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Report by Former U.S. President Jimmy Carter on Trip to Panama, March 13-15, 2014

March 17, 2014

Dr. Jennifer McCoy and I were invited by the Electoral Tribunal and the Peace and Justice Commission to witness the Ethical Pact and assess preparations for elections to be held May 4. We met with all the major candidates and with business leaders, the Electoral Tribunal, President Ricardo Martinelli and his key advisors, and former presidents and executives of the canal authority. I spoke to several audiences, including a ceremony for the signing by all presidential candidates of Ethical Pact standards, sponsored since 1993 by the Catholic Church. These are quite strict, prohibiting any negative references to political opponents in media advertisements.

The president is limited by the constitution to one five-year term and can seek reelection only after a 10 year interval, and past elections always have resulted in a change of parties. The incumbent president has been an assertive leader, and successful in inducing a majority of parliamentary members to shift to his party. Opposition leaders are concerned that he might seek their support in reducing the interval for reelection to five years. The constitution can be amended in this way if the parliament votes with a simple majority in two successive sessions, with no public referendum required. This could be done with one vote between the election and inauguration of the new president on July 1, and a second vote in the new congress. An additional concern of the opposition is that the president's wife is the vice-presidential candidate of the ruling party. Some opposition groups have made unproven allegations of corruption, bribery, and intimidation by the ruling party, but presidential candidates are not raising these issues in their campaigns.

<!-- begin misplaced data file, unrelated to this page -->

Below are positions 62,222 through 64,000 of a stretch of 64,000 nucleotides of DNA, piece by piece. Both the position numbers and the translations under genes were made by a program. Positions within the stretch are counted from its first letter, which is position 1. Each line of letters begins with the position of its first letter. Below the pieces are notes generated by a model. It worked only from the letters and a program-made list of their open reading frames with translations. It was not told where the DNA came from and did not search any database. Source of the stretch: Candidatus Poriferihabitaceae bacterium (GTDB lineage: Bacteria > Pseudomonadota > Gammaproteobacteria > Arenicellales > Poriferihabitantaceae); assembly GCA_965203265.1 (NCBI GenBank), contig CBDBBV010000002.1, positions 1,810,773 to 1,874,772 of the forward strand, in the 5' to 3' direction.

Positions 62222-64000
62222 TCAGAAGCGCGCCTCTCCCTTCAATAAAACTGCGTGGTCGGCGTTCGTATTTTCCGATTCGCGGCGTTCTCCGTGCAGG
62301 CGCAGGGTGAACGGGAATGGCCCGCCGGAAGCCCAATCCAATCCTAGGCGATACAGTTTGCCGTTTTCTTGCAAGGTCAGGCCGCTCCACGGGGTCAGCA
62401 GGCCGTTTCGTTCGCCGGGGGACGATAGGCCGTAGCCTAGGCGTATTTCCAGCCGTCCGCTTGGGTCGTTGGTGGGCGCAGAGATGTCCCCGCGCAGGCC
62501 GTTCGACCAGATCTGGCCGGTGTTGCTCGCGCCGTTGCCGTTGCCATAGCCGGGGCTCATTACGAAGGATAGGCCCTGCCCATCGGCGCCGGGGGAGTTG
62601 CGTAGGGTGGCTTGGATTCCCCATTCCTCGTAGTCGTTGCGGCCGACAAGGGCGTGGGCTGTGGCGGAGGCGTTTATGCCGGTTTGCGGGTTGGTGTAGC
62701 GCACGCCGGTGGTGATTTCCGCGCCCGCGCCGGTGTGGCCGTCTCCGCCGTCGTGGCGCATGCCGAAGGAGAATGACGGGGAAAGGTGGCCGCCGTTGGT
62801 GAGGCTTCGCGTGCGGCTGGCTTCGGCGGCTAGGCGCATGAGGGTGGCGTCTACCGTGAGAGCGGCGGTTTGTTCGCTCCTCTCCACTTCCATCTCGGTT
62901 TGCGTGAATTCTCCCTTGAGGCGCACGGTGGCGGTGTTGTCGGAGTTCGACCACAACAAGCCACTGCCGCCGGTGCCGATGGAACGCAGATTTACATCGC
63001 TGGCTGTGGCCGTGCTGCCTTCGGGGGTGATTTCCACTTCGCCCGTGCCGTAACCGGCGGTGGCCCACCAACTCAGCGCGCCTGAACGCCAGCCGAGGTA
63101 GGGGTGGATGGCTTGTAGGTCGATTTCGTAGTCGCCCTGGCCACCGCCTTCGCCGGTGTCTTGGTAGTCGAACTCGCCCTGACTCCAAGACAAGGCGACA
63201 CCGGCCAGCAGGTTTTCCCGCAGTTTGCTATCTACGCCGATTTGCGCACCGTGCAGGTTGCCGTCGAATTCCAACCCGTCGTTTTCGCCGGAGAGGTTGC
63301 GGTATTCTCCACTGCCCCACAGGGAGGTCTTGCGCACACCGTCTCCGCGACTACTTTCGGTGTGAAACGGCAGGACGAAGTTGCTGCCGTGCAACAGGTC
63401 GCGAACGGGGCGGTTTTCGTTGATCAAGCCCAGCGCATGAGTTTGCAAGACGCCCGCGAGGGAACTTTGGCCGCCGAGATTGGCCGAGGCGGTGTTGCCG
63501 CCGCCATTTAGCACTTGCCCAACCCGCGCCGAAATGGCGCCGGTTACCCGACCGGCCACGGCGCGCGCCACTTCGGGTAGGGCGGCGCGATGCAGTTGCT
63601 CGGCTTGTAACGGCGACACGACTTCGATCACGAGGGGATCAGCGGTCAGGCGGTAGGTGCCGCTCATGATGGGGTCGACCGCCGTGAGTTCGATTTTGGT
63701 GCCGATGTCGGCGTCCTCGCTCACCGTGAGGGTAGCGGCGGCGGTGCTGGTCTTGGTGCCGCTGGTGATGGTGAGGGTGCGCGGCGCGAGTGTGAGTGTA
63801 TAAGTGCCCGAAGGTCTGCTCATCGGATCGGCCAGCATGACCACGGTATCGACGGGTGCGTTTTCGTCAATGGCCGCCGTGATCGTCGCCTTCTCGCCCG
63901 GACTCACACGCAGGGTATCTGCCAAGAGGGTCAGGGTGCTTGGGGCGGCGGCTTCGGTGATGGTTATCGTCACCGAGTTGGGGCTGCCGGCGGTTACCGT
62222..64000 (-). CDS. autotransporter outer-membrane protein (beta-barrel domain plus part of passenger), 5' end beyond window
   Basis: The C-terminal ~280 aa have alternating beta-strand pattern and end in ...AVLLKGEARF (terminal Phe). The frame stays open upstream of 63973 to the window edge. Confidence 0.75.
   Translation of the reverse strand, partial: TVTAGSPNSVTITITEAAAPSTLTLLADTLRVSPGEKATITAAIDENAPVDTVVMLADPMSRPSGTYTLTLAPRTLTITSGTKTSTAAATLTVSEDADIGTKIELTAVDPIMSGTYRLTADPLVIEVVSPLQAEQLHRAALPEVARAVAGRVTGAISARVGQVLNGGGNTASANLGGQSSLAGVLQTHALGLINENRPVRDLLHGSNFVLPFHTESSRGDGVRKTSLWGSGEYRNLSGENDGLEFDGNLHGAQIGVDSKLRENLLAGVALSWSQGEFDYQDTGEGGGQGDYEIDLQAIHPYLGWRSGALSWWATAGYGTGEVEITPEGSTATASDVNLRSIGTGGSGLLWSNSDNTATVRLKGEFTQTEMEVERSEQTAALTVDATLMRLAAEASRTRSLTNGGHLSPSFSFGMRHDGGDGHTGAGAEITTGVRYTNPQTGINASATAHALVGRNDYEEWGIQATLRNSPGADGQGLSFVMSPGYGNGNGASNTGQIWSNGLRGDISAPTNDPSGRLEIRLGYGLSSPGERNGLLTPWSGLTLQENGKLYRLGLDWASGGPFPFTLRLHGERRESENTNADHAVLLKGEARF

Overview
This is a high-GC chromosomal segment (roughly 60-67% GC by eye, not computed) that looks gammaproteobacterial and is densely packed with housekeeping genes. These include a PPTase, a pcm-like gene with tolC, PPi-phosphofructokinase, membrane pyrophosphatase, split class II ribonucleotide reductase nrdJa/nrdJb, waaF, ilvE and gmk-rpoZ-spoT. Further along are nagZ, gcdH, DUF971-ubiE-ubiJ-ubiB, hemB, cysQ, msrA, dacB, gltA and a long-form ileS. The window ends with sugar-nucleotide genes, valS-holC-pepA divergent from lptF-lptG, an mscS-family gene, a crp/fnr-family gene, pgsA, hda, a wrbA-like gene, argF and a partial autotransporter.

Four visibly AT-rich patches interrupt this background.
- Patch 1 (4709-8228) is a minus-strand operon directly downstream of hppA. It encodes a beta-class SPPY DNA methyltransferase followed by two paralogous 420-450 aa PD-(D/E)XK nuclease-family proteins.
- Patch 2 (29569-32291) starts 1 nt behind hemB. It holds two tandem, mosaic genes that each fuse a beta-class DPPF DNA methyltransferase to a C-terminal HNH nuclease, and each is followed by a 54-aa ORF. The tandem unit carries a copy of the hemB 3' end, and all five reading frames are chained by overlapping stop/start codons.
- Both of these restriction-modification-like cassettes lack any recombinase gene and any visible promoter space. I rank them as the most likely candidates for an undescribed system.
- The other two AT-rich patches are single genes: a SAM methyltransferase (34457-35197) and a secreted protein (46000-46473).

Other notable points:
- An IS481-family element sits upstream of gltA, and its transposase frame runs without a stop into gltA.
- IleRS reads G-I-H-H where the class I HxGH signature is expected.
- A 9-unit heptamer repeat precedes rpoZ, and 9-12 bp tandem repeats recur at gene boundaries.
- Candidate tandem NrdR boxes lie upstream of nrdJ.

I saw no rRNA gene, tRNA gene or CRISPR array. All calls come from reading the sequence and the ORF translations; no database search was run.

It is obvious that political leaders and almost all other Panamanians are very friendly toward the United States, and this close relationship involving security and political issues in the Organization of American States is recognized throughout Latin America.

President Martinelli expressed concerns about some of the magistrates of the Electoral Tribunal, who seem to be widely trusted by most other Panamanians. Public opinion polls indicate a fairly close contest among the three major parties. One of the opposition candidates is the incumbent vice president, who formerly was allied with the ruling party and dismissed from his cabinet post by the president when they disagreed on some basic issues.

The canal is flourishing, with revenues having increased more than five-fold since it was returned to Panama in 2000. The construction project to double its capacity is scheduled to be completed by the end of next year, now that some legal disputes between the government and the major contractors were resolved. The country continues to enjoy a thriving economy, with annual growth approaching 10 percent.

The OAS will deploy a large team of election observers, and we will have a small group of about a half dozen. We also expect to participate in a post-election assessment of possible electoral reforms.

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